Review by

After weeks of not being able to get into any books I finally found something to keep my gripped til the very end! The best book I've read for ages. I got slightly confused in places as to whether it was journal or current life but I think this was more down to the e-book version which wasn't always consistent in its lay-out. The book kept me in suspense throughout, the characters were believable and although I smugly guessed some parts of the ending from early on it didn't ruin the book and there was still a big twist that I definitely didn't see coming!

Review by

The story is about Christine who suffers from such an extreme amnesia that she has no memories of her past every time she wakes up. The terrifying nature of this illness is well described, for example waking up with a stranger in your bed, whom you only later find out is your husband. The tension is increased further when, by means of a daily journal that Christine secretly keeps, she finds she cannot trust her husband. The tension is eased a bit when she finds out there is a reasonable explanation for her husband’s behaviour. But then she discovers something new which again causes her to mistrust her husband again, only to later find another explanation. Much of the book describes these swings between suspicion and trust.Although I found out a bit more about Christine’s past life every time she woke up, I did find the middle part of the book a little slow and a bit repetitive as Christine’s feelings on waking up are described. Up to about four fifths of the book I would have described it as good but not very good. But in the last fifth of the book events take a different turn and the tension really ratchets up and it gets quite scary. The ending is very good and takes the book from four to five star standard.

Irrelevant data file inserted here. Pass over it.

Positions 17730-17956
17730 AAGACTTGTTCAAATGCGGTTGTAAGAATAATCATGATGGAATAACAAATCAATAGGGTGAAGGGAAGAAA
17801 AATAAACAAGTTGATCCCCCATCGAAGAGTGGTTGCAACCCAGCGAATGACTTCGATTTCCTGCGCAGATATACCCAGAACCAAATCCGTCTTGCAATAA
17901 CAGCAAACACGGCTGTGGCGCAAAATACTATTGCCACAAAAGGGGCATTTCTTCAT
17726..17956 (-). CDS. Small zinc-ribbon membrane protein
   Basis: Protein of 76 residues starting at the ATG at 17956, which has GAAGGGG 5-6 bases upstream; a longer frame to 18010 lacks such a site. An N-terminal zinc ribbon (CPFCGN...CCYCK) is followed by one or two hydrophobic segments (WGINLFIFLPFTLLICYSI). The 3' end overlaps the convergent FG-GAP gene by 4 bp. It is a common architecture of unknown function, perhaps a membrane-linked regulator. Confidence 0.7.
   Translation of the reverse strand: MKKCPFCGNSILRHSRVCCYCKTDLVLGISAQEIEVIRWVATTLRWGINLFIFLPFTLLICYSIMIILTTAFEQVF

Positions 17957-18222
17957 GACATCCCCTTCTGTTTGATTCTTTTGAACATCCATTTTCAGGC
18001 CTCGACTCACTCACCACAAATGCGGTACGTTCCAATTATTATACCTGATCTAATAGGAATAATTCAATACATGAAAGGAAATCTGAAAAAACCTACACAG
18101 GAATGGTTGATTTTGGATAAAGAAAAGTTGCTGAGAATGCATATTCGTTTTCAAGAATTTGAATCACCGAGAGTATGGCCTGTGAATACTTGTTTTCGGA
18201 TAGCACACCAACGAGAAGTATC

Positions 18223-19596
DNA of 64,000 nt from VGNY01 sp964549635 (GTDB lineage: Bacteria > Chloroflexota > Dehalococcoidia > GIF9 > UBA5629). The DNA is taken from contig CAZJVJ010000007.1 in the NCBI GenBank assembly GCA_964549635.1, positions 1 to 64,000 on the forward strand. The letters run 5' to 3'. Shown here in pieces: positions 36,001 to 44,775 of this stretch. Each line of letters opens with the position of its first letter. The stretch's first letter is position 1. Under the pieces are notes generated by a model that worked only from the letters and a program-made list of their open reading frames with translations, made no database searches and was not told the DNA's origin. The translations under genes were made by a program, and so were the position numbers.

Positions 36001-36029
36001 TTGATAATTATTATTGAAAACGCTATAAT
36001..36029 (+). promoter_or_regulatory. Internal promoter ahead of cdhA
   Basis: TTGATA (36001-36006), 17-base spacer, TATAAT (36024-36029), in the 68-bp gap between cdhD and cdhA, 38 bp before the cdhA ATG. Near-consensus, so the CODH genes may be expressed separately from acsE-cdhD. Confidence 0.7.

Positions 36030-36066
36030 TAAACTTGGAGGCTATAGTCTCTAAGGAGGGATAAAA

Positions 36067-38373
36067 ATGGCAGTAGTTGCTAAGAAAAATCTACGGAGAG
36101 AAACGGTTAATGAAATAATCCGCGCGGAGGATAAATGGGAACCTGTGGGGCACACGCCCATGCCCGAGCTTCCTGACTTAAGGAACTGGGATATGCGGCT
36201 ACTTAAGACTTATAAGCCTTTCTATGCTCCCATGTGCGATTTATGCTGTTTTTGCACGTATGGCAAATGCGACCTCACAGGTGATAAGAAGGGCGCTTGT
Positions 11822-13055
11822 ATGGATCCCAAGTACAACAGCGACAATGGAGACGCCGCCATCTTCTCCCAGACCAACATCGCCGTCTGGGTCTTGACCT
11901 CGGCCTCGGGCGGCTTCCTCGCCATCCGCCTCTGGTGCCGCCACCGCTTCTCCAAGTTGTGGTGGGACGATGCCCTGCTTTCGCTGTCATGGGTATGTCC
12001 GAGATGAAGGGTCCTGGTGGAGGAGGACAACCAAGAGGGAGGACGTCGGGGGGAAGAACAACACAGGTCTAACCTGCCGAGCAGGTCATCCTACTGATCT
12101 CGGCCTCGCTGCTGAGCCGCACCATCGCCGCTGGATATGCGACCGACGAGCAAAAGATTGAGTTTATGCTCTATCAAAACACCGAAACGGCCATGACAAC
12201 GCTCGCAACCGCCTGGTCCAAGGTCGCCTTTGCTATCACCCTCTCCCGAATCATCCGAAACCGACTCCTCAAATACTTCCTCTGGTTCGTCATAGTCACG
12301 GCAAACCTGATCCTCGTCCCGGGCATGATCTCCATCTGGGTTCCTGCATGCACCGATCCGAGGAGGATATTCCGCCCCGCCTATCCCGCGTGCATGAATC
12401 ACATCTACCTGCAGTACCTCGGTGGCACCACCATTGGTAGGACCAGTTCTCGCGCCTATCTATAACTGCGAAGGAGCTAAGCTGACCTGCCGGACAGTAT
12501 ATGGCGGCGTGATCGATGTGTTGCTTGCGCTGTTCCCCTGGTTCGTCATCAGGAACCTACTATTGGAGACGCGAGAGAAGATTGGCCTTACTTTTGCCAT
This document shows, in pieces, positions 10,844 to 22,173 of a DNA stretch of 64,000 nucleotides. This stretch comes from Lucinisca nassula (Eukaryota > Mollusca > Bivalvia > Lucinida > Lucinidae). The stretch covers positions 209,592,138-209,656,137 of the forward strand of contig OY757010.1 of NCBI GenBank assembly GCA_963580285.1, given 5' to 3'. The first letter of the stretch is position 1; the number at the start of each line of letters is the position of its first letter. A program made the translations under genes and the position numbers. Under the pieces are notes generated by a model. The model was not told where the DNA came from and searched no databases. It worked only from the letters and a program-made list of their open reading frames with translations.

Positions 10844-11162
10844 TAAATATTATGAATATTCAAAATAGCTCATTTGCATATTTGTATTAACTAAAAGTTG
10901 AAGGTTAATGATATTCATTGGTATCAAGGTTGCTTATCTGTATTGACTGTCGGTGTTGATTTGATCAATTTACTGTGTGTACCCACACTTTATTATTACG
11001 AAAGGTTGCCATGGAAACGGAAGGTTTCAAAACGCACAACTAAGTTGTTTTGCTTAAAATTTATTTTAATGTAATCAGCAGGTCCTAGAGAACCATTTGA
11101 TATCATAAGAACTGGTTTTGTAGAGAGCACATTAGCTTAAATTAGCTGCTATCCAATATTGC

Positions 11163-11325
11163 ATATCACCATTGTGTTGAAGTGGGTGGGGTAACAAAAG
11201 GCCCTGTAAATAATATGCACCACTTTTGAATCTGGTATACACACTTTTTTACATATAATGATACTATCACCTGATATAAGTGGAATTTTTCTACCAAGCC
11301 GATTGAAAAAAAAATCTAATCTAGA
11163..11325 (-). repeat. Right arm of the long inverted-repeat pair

Review by

A woman has lost her memory and has to rediscover herself each day. I remember a few years ago seeing a documentary following a choir-master with the same terrible condition. He had to be reintroduced to his wife every few hours, but could remember how to conduct a choir. The wife deserved a sainthood.So I found this novel original, and not surprised there were suggested questions in the back of my copy for book club groups.

Review by

I liked the idea that Christine wakes up each morning not knowing who she is. However, I did not like the book that much; it was an ok read, but didn't live up to my expectations. I find it hard to believe anyone (at least a woman) would spend so much time and effort thinking about sex when there are certainly more important things to contemplate. If she only has one day to catch up in her previous life, why spend half a day wondering if she wants to sleep with her husband or not? I don't know if Christine was a bit stupid or if it was the style of writing that made her feel that, but I really found her more and more annoying as the story went on.I certainly wouldn't call this a thriller, as it only felt like one after 2/3 of the book and the 1/3 in the end could be seen coming miles away. I don't regret reading the book, but in case I hadn't I must say I wouldn't be sorry.